In the wake of that resolution of accession, the "German reunification treaty",    commonly known in German as " Einigungsvertrag " (Unification Treaty) or " Wiedervereinigungsvertrag " (Reunification Treaty), that had been negotiated between the two German states since 2 July 1990, was signed by representatives of the two Governments on 31 August 1990. This Treaty, officially titled Vertrag zwischen der Bundesrepublik Deutschland und der Deutschen Demokratischen Republik über die Herstellung der Einheit Deutschlands (Treaty between the Federal Republic of Germany and the German Democratic Republic on the Establishment of German Unity), was approved by large majorities in the legislative chambers of both countries on 20 September 1990  (442–47 in the West German Bundestag and 299–80 in the East German Volkskammer). The Treaty passed the West German Bundesrat on the following day, 21 September 1990. The amendments to the Federal Republic's Basic Law that were foreseen in the Unification Treaty or necessary for its implementation were adopted by the Federal Statute of 23 September 1990, that enacted the incorporation of the Treaty as part of the Law of the Federal Republic of Germany. The said Federal Statute, containing the whole text of the Treaty and its Protocols as an annex, was published in the Bundesgesetzblatt (the official journal for the publication of the laws of the Federal Republic) on 28 September 1990.  In the German Democratic Republic, the constitutional law ( Verfassungsgesetz ) giving effect to the Treaty was also published on 28 September 1990.  With the adoption of the Treaty as part of its Constitution, East Germany legislated its own abolition as a State.
It seems my comment is late, but I drop it anyway. The author doesn’t know subject very deep. I’m from East Germany and I can’t agree with following statements:
1. “a poor telecommunication system” – it’s ridiculous, because GDR had most advanced cinema studio DEFA. Its movies are quite popular even now.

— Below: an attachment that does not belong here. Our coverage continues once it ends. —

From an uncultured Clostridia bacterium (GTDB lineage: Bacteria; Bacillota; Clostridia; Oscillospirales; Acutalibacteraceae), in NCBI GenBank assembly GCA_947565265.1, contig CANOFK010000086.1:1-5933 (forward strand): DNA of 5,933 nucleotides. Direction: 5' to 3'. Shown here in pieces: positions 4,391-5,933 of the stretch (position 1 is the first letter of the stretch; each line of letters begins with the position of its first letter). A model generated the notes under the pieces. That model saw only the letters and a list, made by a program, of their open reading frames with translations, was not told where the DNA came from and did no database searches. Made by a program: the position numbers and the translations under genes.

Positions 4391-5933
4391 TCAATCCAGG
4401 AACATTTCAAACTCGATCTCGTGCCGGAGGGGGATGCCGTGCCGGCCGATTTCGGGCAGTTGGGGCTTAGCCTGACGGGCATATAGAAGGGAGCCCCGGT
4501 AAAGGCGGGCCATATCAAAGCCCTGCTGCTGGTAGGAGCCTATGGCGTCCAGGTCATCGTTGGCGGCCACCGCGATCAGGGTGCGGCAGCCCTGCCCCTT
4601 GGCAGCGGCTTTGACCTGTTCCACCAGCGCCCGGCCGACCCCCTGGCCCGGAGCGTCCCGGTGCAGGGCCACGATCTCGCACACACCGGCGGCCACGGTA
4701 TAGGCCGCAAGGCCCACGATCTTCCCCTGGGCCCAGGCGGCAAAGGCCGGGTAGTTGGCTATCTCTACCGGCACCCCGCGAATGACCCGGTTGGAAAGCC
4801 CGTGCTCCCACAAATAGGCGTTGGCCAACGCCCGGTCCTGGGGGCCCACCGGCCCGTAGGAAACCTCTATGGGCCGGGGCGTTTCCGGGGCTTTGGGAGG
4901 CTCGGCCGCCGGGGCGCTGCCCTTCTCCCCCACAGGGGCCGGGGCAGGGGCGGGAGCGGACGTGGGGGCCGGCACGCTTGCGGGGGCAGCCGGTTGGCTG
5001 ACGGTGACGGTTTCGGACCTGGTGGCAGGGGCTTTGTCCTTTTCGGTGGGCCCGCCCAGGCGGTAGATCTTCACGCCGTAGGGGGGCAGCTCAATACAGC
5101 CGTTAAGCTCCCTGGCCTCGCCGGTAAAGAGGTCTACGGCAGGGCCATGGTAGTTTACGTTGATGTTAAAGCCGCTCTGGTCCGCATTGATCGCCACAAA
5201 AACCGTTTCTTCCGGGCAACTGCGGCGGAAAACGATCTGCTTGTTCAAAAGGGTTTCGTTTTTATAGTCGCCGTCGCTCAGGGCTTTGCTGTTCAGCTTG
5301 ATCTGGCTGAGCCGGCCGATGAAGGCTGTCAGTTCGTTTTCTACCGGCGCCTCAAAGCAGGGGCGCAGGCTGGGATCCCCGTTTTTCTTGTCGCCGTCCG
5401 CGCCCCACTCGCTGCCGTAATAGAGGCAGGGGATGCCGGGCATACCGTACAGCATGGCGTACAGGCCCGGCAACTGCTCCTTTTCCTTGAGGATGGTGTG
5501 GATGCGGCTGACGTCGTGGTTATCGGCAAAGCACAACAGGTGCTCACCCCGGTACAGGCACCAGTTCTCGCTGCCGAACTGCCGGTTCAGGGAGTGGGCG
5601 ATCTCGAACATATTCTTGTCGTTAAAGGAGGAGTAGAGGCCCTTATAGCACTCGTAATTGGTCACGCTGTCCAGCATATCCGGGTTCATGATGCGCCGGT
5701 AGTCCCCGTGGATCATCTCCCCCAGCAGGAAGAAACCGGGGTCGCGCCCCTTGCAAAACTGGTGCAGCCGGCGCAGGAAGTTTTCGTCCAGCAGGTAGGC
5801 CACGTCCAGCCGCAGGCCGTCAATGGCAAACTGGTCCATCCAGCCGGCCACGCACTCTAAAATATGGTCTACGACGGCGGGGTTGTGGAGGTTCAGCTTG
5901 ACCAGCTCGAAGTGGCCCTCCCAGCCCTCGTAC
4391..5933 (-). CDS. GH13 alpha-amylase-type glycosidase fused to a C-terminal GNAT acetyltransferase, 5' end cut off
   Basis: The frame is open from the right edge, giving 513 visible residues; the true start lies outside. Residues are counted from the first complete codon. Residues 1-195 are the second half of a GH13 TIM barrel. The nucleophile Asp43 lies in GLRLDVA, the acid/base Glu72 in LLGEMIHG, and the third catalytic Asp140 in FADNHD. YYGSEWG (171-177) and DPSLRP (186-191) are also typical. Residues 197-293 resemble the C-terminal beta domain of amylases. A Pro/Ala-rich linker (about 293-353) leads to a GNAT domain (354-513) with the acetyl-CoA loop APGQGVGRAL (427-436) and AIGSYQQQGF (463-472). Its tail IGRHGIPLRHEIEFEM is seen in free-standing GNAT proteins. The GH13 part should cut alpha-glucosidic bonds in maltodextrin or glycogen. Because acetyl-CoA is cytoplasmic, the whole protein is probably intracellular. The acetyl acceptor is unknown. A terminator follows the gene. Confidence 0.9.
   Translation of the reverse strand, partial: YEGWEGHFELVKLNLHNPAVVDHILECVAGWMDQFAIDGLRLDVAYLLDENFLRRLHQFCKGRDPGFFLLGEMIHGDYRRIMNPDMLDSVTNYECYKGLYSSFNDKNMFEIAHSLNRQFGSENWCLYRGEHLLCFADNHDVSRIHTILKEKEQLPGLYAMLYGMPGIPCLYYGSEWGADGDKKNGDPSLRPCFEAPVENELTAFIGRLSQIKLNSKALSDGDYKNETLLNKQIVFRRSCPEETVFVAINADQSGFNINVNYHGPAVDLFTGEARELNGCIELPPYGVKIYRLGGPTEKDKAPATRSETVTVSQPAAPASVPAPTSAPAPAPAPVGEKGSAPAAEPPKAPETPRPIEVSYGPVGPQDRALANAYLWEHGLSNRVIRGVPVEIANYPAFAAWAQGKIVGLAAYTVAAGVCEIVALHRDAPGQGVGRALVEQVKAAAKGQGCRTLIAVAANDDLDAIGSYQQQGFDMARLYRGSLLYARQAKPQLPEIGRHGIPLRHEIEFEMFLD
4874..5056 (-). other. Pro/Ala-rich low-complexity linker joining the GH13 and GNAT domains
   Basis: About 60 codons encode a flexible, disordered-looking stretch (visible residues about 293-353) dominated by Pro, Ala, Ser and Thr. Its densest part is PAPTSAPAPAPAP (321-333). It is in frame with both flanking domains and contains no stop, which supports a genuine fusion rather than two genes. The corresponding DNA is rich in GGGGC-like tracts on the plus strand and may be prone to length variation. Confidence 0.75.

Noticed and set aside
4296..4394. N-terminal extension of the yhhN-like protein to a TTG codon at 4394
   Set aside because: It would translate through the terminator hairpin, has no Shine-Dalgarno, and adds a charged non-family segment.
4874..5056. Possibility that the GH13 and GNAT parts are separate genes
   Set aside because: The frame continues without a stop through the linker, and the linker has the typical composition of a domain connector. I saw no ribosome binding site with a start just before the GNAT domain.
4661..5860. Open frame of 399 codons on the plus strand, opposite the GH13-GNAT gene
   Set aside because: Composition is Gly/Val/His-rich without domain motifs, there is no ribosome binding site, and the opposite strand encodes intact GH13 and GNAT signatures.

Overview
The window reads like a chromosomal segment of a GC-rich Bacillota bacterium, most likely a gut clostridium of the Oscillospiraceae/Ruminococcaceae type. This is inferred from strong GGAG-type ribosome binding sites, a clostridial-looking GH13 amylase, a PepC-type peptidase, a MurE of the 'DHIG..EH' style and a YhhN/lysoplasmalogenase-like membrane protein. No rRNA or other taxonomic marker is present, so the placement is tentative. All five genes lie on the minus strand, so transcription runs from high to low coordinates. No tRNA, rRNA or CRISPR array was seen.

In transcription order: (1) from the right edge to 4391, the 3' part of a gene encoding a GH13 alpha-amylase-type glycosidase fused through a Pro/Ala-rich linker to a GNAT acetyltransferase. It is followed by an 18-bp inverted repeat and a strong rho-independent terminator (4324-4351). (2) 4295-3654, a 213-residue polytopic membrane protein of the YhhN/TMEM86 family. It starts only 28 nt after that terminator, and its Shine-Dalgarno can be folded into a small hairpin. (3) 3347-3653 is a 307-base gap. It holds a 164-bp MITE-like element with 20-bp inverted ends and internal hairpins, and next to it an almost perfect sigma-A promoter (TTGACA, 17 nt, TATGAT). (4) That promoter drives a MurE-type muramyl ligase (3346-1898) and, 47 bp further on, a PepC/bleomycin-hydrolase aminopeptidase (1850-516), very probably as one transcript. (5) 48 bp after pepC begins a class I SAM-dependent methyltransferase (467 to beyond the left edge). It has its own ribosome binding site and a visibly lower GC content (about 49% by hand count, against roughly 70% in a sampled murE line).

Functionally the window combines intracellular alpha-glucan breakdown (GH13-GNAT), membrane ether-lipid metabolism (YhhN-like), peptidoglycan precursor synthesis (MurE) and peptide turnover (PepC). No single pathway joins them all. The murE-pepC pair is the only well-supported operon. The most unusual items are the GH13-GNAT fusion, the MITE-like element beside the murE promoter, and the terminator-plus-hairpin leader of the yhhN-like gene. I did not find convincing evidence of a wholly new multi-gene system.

2. “wretched cars” – have you ever tried to ride such car, or it’s just only your opinion, based on photos?
3. “labour ignorant of computers” – People, remember – we are talking about 90’s. In the whole world computers weren’t smart.
Compared to West Germany, East Germany was superior on several parameters, but this is not the subject of discussion. We seek difference between GDR and DPRK. Here I can formulate this difference, based on historical point of view: Border between DPRK and South Korea is totally artificial, while border between GDR and West Germany has been built up on old border existing 1000 years ago between slavic and saxon tribes. Remember this, when “West” media throw pieces of crap on socialist countries.
This map shows the impact of the building of the Berlin Wall on August 13, 1961. Initially, the Wall sealed off the Soviet sector of the city (., East Berlin) from the three Western sectors (West Berlin). (Over time, another wall was built to secure West Berlin's external border with the GDR.) The Wall immediately interrupted the movement of citizens between the eastern and western parts of the city. (Until that point, such movement had proceeded with relatively few restrictions.) Moreover, after the Wall was built, only seven of the former 80 checkpoints on the city's internal border remained in place. One of them was reserved for foreign nationals and became known throughout the world as Checkpoint Charlie. Two additional checkpoints were reserved for citizens of the Federal Republic, and four border crossings were designated for Berliners from the western part of the city. Somewhat later, the subway [ U-Bahn ] and suburban train [ S-Bahn ] station Friedrichstraße was added as a crossing. (It is not shown on this map.) While the city's internal road and railway links were severely disrupted by the building of the Berlin Wall, they were not totally crippled at first. Suburban train traffic between the western and eastern parts of the city ceased entirely, as did traffic between Berlin's environs and West Berlin, but the subway line running through East Berlin on a north-south axis continued to operate. It made only one stop, however, in East Berlin – at the heavily guarded Friedrichstraße station. Long-distance travel to the Federal Republic (via road, railway, and canal) proceeded without interruption via the checkpoints indicated on the map. Please click on print version (below) for a larger version with enhanced resolution. print version return to map list previous map next map